Charles C. Tseng; Doris W. Tseng, Petitioners, v. Commissioner of Internal Revenue Service, Respondent,, 954 F.2d 727 (9th Cir. 1992)

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U.S. Court of Appeals for the Ninth Circuit - 954 F.2d 727 (9th Cir. 1992) Submitted Jan. 28, 1992. *Decided Feb. 10, 1992

Before WALLACE, Chief Judge, and SNEED and ALARCON, Circuit Judges.


Charles C. Tseng and Doris W. Tseng appeal pro se the tax court's dismissal of their petition for a redetermination of a tax deficiency for tax year 1982. The tax court found it lacked jurisdiction because the Tsengs' petition was not timely filed pursuant to 26 U.S.C. § 6213(a). We have jurisdiction pursuant to 26 U.S.C. § 7482(a) and affirm.

A taxpayer may petition for a redetermination of a tax deficiency within ninety days after a notice of deficiency has been mailed to the taxpayer. See 26 U.S.C. § 6213(a); Shipley v. Commissioner, 572 F.2d 212, 213 (9th Cir. 1977). "Timely filing of a petition is jurisdictional." Shipley, 572 F.2d at 213 (citations omitted). If the petition is delivered by United States mail, the postmark date is deemed to be the date of filing. See 26 U.S.C. § 7502(a) (1).

Here, the Internal Revenue Service (IRS) mailed the notice of deficiency to the Tsengs on April 5, 1990. The petition was filed on July 19, 1990, which is 105 days after the mailing of the notice of deficiency. The postmark on the envelope was July 16, 1990, which is 102 days after the notice of deficiency. Thus, the Tsengs' petition was untimely. The Tsengs claim, however, that they timely mailed the petition on July 1, 1990. This unsupported claim is insufficient and must fail. In Shipley, we held that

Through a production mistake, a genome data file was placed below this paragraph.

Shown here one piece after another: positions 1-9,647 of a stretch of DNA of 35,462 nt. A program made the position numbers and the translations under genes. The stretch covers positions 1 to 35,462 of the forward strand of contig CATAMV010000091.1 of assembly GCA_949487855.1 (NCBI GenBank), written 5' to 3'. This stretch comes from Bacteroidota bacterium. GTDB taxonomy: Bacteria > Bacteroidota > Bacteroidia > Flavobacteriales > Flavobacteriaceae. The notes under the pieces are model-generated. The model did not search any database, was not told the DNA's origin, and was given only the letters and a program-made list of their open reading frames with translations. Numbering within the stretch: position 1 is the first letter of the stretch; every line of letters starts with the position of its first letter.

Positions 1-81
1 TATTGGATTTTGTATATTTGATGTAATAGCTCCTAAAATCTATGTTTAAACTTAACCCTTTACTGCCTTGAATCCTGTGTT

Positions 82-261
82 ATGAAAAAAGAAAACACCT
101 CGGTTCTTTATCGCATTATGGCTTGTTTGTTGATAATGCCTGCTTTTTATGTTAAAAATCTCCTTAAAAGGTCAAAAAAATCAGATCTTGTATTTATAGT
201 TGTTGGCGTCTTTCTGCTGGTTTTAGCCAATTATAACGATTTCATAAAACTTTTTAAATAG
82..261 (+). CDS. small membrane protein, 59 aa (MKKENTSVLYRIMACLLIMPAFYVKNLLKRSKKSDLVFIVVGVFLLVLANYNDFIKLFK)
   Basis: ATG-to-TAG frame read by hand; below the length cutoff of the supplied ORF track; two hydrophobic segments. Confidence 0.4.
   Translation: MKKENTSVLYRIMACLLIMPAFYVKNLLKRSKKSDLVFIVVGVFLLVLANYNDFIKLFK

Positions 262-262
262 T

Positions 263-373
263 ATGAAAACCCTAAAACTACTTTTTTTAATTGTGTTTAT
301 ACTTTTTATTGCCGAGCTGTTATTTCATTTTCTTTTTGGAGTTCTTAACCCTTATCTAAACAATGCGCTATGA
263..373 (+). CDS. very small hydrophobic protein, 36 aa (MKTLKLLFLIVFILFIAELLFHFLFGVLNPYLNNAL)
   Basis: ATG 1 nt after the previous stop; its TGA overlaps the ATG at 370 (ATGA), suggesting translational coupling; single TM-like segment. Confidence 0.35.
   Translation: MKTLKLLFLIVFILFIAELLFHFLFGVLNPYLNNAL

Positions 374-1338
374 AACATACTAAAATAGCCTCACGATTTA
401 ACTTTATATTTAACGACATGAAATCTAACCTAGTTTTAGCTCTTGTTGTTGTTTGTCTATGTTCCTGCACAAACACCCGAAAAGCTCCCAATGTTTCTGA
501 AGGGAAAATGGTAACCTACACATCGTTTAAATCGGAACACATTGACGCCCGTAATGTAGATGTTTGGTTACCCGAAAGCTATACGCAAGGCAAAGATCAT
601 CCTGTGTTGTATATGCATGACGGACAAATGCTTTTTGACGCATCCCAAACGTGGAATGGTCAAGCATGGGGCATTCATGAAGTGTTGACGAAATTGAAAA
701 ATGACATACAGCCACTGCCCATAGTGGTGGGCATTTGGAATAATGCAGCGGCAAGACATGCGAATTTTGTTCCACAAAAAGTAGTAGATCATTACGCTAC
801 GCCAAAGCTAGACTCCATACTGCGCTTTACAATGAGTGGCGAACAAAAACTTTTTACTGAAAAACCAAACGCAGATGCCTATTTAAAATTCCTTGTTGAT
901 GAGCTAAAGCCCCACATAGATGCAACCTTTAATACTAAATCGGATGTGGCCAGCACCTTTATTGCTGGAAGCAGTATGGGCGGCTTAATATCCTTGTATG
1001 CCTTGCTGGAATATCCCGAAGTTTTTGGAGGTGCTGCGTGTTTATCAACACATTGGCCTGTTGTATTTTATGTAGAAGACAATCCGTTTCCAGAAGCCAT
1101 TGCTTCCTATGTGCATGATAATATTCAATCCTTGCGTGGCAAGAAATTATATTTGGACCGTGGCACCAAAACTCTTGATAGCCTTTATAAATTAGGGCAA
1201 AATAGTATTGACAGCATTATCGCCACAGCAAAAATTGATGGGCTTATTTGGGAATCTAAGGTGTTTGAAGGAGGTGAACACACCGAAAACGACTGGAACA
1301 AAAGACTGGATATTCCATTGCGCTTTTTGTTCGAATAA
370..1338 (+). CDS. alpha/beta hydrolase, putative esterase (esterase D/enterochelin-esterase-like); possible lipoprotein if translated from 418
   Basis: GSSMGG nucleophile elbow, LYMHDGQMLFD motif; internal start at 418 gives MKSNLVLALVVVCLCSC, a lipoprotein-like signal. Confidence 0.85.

[t]he scheme of the statute and implementing regulations is designed to avoid testimony as to the date of mailing in favor of tangible evidence in the form of an official government notation. When a legible postmark appears on an envelope no evidence that the petition was mailed on some other date will be allowed.

572 F.2d at 214 (citations omitted).

On appeal, the Tsengs, relying on section 6213(a), argue that they should have been given 150 days to file their petition because Mrs. Tseng was out of the country between April and June of 1990. Generally, we will not consider an issue raised for the first time on appeal. See Bolker v. Commissioner, 760 F.2d 1039, 1042 (9th Cir. 1985). The Tsengs also argue for the first time on appeal that the IRS had previously issued a notice of deficiency for tax year 1982 and therefore the April 5, 1990 notice was invalid under 26 U.S.C. § 6212. Given that these issues are raised for the first time on appeal, we decline to consider this argument. See id.



The panel unanimously finds this case suitable for decision without oral argument. Fed. R. App. P. 34(a); 9th Cir.R. 34-4


This disposition is not appropriate for publication and may not be cited to or by the courts of this circuit except as provided by 9th Cir.R. 36-3